Are America’s whites really dying faster?
America may be one of the richest countries in the world, but the travails of the white working class have captured the nation's imagination - and one struggle in particular.
According to a pair of studies published by two Princeton economists, Anne Case and Sir Angus Deaton, middle-aged white Americans are dying at a higher rate than black and Hispanic Americans.
The research has fed a narrative that white Americans are being left behind - a feeling which has intensified with the growing popularity of Donald Trump.
Case and Deaton were looking at mortality rates – the rate at which people die – for Americans between the age of 45 and 54.
In most countries there has been a strong trend for people to live longer over the past 50 years. But in the case of white Americans aged 45-54, mortality appears to have gone the other way.
Andrew Gelman, a Columbia University statistician, says: "The story of white men not having a place in the world - the loss of blue-collar jobs - that's a very popular story.
"It's a story I've been hearing for most of my life."
But the story this data tells is more complicated.
The headline statistic is about 45-54 year-olds, but the average age within that group has changed over the past 15 years.
There was a baby boom in the years following the Second World War, and the people born in that period are now older.
This means that in the early 2000s more 45-54 year-olds were in their mid-40s, while by 2015 more were in their late 40s and early 50s.
Andrew Gelman explained that "during that period your chance of dying increases by about 8% per year".
"The headline-grabbing statistic is that [white middle-aged mortality] went up. After you adjust for age, it's pretty flat," he said.
And when the results are broken down by gender, what has actually happened is that white middle-aged mortality has increased for women rather than for men.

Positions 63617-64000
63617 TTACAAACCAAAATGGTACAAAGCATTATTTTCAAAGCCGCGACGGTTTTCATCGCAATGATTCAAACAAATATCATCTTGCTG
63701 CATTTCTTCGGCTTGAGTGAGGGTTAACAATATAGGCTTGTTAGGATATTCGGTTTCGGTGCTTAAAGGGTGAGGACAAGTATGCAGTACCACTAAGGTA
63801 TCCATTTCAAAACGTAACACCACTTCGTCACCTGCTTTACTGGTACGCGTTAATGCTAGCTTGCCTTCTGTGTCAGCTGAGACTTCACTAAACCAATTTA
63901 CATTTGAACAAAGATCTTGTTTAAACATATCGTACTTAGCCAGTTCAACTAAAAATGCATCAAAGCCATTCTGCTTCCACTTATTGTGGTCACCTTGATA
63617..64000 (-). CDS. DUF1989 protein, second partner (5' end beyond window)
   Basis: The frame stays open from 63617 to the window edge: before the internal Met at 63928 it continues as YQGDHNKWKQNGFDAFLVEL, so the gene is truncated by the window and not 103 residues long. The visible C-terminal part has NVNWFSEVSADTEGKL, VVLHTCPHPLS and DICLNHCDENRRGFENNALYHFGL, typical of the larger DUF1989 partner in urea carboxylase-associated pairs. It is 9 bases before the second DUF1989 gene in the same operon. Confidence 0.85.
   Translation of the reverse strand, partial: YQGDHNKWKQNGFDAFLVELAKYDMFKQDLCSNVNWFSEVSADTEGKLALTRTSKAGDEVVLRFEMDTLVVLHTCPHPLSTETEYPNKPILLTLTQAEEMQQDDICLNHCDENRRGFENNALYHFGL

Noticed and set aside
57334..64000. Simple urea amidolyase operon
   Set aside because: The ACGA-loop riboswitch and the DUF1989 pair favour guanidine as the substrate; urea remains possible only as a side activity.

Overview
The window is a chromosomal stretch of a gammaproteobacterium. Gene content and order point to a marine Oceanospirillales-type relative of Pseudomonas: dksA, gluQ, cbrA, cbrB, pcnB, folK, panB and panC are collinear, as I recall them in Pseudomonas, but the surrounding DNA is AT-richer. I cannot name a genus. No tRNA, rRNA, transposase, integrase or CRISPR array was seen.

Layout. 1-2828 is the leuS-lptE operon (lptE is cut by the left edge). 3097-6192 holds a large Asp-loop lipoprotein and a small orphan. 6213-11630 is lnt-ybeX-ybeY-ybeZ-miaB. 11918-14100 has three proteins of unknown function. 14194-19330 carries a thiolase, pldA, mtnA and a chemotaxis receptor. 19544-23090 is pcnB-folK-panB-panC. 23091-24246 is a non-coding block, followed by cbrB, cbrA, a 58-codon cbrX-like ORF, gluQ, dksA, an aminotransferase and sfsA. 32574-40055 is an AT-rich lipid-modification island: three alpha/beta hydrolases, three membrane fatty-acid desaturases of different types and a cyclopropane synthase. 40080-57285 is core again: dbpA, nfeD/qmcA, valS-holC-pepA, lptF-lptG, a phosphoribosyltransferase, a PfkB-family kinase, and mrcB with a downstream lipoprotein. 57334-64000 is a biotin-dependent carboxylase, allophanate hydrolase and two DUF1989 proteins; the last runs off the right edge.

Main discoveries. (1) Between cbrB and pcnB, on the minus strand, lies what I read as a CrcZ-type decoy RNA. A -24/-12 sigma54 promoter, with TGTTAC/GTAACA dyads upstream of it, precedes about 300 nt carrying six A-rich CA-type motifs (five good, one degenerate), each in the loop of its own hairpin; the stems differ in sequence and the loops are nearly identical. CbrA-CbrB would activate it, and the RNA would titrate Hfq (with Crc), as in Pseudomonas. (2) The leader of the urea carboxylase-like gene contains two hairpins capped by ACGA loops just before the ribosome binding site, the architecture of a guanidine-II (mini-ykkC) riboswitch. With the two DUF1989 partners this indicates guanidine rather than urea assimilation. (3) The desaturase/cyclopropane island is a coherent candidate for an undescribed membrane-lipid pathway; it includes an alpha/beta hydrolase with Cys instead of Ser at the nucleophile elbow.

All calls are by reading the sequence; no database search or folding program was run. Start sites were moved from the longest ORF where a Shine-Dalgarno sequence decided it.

So while it is the plight of the working-class man that tends to get the attention, the mortality data points to women being more important to the overall trend.
There is clearly something important going on, despite the criticisms of Case and Deaton's work. But what is behind this alarming development in American mortality?
Dr Nan Astone is a senior fellow at the Urban Institute, who has studied the rising mortality of middle-aged white American women.
"We found that about 50% of the increase is due to opioid drug use... for overdose deaths. The other half is really due to an increase in cardiovascular disease and also due to an increase in diseases related to smoking and overeating and drinking," she said.
Although death rates for white Americans are lower than for minorities overall, why some groups of white Americans should be increasingly prone to these unhealthy behaviours remains a mystery.
On average, African-Americans are poorer and have less access to healthcare than white Americans, and yet their death rates are not going up. "It's hard for me to accept the fact that these things which are actually lower for whites are accounting for their increase in death rates," says Nan Astone.